Welcome to Legal English.
Using "should" == "shall" == contractual obligation. It's a legalism. It doesn't lead to "questioning". It marks the sentence as a formal contractual obligation.
Using "would" == "will" == nice idea. It marks the sentence as an optional feature.
Questioning is part of facilitation, organization, helping, building trust. Not a consquence of word choice.
Using a bare verb without the modifier makes the sentence slightly harder to highlight as a formal requirement. And in the case of super-complex verbs, it can get a little dicey to figure out how to conjugate it.
Easy -- verbs like "to notify" or "to create".
The system notifies via email. (The verb "to notify" is conjugated "notifies" for "the system"--whatever that is.)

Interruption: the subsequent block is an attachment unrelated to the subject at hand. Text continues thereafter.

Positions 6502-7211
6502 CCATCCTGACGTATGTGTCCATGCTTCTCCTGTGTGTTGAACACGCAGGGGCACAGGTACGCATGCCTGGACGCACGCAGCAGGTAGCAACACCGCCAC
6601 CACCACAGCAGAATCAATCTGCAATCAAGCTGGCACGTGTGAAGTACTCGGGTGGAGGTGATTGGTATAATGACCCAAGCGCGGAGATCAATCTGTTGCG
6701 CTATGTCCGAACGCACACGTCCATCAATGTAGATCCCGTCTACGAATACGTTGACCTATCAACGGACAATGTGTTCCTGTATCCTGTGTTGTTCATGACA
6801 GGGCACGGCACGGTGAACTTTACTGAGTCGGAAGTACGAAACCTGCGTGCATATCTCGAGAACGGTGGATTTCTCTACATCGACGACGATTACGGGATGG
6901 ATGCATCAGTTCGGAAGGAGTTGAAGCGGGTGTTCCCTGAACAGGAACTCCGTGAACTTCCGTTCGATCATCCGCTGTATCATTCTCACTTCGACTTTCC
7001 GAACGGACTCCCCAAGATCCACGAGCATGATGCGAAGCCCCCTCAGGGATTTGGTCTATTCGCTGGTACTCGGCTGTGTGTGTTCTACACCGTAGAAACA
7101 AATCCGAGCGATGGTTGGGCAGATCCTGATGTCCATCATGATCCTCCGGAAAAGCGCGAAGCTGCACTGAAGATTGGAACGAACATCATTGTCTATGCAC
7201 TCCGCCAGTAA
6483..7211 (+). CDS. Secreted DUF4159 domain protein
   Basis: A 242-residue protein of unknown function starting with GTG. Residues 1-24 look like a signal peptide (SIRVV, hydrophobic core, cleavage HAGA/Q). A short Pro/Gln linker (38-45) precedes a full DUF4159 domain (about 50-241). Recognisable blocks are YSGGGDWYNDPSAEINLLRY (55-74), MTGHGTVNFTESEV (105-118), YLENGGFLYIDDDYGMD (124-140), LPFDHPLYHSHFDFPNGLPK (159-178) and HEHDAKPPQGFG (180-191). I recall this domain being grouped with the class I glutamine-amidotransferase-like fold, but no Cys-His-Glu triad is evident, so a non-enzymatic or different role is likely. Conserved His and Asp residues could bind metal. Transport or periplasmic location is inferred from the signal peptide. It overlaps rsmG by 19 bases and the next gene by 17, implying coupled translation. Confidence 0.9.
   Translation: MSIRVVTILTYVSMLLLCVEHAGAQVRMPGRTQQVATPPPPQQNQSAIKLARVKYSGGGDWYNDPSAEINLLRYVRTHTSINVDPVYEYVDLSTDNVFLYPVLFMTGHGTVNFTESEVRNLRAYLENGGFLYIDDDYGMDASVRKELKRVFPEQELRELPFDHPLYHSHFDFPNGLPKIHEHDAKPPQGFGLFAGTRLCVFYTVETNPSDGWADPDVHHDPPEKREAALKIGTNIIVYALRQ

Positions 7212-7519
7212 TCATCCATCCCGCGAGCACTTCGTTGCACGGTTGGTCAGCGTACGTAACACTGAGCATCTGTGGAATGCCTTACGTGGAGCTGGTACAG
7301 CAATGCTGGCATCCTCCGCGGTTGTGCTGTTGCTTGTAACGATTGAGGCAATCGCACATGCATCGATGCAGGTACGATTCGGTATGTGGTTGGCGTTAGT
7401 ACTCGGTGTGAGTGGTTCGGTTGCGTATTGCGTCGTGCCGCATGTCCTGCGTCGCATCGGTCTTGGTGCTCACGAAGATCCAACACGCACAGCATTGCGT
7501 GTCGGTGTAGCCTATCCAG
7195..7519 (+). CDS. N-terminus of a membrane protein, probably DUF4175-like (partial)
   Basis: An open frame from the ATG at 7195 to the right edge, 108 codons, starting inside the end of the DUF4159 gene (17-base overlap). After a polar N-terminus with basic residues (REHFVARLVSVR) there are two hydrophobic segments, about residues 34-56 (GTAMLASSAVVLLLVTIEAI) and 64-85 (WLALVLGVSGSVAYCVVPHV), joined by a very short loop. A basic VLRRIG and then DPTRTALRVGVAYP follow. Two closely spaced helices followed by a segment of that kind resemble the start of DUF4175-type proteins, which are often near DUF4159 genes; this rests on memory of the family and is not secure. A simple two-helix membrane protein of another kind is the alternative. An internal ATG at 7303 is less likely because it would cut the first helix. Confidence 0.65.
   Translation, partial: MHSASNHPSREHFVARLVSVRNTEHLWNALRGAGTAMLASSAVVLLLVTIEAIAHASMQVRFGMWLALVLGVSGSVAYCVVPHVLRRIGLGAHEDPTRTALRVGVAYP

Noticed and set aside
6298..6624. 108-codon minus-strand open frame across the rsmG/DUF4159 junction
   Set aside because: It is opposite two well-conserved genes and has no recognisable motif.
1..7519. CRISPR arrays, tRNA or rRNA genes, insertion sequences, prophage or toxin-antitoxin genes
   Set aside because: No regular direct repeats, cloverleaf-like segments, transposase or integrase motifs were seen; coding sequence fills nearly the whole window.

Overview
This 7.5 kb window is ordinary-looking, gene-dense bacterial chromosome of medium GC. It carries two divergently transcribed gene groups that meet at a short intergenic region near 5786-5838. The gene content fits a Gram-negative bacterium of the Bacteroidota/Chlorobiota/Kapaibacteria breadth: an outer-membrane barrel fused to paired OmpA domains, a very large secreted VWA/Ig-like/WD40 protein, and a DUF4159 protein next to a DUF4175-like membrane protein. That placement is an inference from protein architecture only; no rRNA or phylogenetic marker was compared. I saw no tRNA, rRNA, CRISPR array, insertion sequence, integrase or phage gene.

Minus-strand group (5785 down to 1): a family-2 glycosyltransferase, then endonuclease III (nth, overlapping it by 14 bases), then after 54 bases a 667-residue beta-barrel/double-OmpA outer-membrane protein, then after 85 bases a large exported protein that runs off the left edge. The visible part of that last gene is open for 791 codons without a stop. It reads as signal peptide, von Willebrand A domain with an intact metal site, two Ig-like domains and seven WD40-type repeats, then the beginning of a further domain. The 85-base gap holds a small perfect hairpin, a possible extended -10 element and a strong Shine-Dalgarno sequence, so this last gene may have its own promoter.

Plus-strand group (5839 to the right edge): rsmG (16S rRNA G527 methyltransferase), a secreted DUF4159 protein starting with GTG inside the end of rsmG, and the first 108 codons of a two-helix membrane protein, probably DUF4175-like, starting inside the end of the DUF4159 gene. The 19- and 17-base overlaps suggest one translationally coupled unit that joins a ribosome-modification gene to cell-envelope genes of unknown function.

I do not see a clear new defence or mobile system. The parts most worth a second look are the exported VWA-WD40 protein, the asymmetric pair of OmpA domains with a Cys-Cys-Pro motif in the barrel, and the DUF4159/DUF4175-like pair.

The system shall notify via email. ("to notify" becomes "shall notify" -- no conjugation. Very simple.)
Hard -- verb phrases like "to log in" or domain-specific verb phrases like "to extract, cleanse, transform, deduplicate and load" or a noun like "prospect" which has been verbed. The longer phrase which has several verbs buried in it is hard to conjugate: conjugate each verb? Or try to conjugate the long phrase as if it was a single word? Since any noun can be verbed in English, it's hard to know how to conjugate those made-up verbs.
The system extract, cleanse, transform, deduplicate and loads when the user clicks enter. (English trivially verbs any noun phrase.) Or is it extracts, cleanses, transforms, deduplicates and loads?
The system should extract, cleanse, transform, deduplicate and load when the user clicks enter. (The hideous phrase is left intact, no mystery about the verb conjugation.)
["What?" you say, "any noun can be verbed in English?". Yes. Any noun. I'm going to stonewall on that. I've often stonewalled on that. Even the specifications should stonewall on that.]